RALEIGH, NC (WBTW/WNCN) – North Carolina lawmakers are pushing for a bill that could clear some criminal records.
Immigration attorney Lynn Burke works in Raleigh. She’s only licensed in Washington D.C., which allows her to practice immigration law.
That’s because a nonviolent felony is on her record from 20 years ago when she was in her 20s.
“I stole food and clothing so I could try to keep my children from being sent to foster care,” Burke said.
Burke can’t get licensed in North Carolina because of her conviction, but the “Second Chance Act” would change that.
“I won’t have to talk about it anymore,” she said. “I won’t have to pretend that I’m like everybody else.”
The bill would automatically remove charges against people who are found not guilty or had those charges dismissed.
“There’s gonna be so many people that are gonna be able to have hope that their lives are gonna change,” said Burke.
It would also allow people convicted of non-violent misdemeanors and felonies to petition to have those convictions expunged after several years of good behavior.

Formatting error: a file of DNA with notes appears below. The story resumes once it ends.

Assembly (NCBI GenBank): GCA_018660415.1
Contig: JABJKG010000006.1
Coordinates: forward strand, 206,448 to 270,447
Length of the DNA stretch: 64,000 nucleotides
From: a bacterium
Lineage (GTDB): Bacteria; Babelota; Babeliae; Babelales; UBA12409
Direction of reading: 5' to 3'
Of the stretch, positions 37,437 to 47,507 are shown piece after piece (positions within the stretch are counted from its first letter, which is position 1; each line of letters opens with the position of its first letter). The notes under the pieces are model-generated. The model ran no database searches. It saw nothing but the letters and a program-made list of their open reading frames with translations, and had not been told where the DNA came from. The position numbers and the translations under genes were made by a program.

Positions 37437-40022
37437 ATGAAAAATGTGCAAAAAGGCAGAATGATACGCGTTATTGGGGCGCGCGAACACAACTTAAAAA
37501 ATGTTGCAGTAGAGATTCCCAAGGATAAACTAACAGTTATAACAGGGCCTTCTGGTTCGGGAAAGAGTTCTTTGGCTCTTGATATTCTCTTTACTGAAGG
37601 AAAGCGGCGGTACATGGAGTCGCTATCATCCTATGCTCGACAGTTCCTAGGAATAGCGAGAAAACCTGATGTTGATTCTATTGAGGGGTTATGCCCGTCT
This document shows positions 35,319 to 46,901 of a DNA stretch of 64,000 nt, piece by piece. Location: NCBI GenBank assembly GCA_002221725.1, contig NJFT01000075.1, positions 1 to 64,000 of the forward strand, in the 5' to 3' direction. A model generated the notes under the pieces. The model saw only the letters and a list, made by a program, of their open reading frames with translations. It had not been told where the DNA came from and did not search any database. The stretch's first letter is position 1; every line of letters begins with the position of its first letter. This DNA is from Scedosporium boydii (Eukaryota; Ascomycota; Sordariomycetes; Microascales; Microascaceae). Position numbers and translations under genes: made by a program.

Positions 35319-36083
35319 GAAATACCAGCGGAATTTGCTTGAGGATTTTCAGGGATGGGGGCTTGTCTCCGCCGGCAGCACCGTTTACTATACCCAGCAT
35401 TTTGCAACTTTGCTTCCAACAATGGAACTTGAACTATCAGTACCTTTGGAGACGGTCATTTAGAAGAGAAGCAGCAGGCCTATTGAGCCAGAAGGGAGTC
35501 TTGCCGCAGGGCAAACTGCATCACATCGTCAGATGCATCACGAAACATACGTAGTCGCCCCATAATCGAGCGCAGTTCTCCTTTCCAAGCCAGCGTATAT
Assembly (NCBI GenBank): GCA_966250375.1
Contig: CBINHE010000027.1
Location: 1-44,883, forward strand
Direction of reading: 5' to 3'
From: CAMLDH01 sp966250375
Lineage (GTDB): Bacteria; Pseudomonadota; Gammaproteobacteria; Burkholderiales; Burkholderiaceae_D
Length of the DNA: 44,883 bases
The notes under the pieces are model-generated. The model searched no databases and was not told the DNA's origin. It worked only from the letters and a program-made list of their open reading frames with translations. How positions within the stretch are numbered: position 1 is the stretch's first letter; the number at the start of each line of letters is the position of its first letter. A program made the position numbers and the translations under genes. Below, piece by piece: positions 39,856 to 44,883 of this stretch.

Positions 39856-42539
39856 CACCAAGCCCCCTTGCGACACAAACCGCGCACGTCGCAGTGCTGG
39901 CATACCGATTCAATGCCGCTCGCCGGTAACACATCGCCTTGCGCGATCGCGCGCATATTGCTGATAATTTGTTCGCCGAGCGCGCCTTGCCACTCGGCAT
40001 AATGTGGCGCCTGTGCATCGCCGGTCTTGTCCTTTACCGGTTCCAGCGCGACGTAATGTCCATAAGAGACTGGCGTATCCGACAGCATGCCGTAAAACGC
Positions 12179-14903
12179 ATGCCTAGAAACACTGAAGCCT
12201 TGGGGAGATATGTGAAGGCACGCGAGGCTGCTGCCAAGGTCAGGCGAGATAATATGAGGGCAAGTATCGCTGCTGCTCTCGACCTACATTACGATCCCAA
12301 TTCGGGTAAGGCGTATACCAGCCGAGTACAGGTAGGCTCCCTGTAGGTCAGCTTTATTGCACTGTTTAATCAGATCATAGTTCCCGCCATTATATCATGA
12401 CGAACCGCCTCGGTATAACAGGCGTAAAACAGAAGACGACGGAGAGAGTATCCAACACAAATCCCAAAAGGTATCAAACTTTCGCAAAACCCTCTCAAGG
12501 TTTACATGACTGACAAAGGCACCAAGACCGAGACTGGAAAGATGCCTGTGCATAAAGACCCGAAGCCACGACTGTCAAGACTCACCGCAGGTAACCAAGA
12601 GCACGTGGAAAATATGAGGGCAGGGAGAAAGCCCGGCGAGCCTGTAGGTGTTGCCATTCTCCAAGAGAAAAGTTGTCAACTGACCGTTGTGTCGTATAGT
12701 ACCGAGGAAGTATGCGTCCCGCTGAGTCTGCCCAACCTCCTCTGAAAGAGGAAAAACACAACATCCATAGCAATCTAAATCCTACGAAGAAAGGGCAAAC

A similar law in South Carolina went into effect at the beginning of last year. It also expanded what crimes could be expunged from a record.
Republican Speaker of the House Tim Moore calls the bill important criminal justice reform.
“You may have been charged with a crime that you didn’t do and been found not guilty,” said Rep. Moore. “If an employer or someone sees that there, it may work against you.”
“All of us will understand what this is like and be able to know that one day things will be better,” Burke said. “You have to have hope to get up everyday.”
The Second Chance Act passed unanimously in North Carolina’s senate last year and the house could vote on it as soon as Wednesday.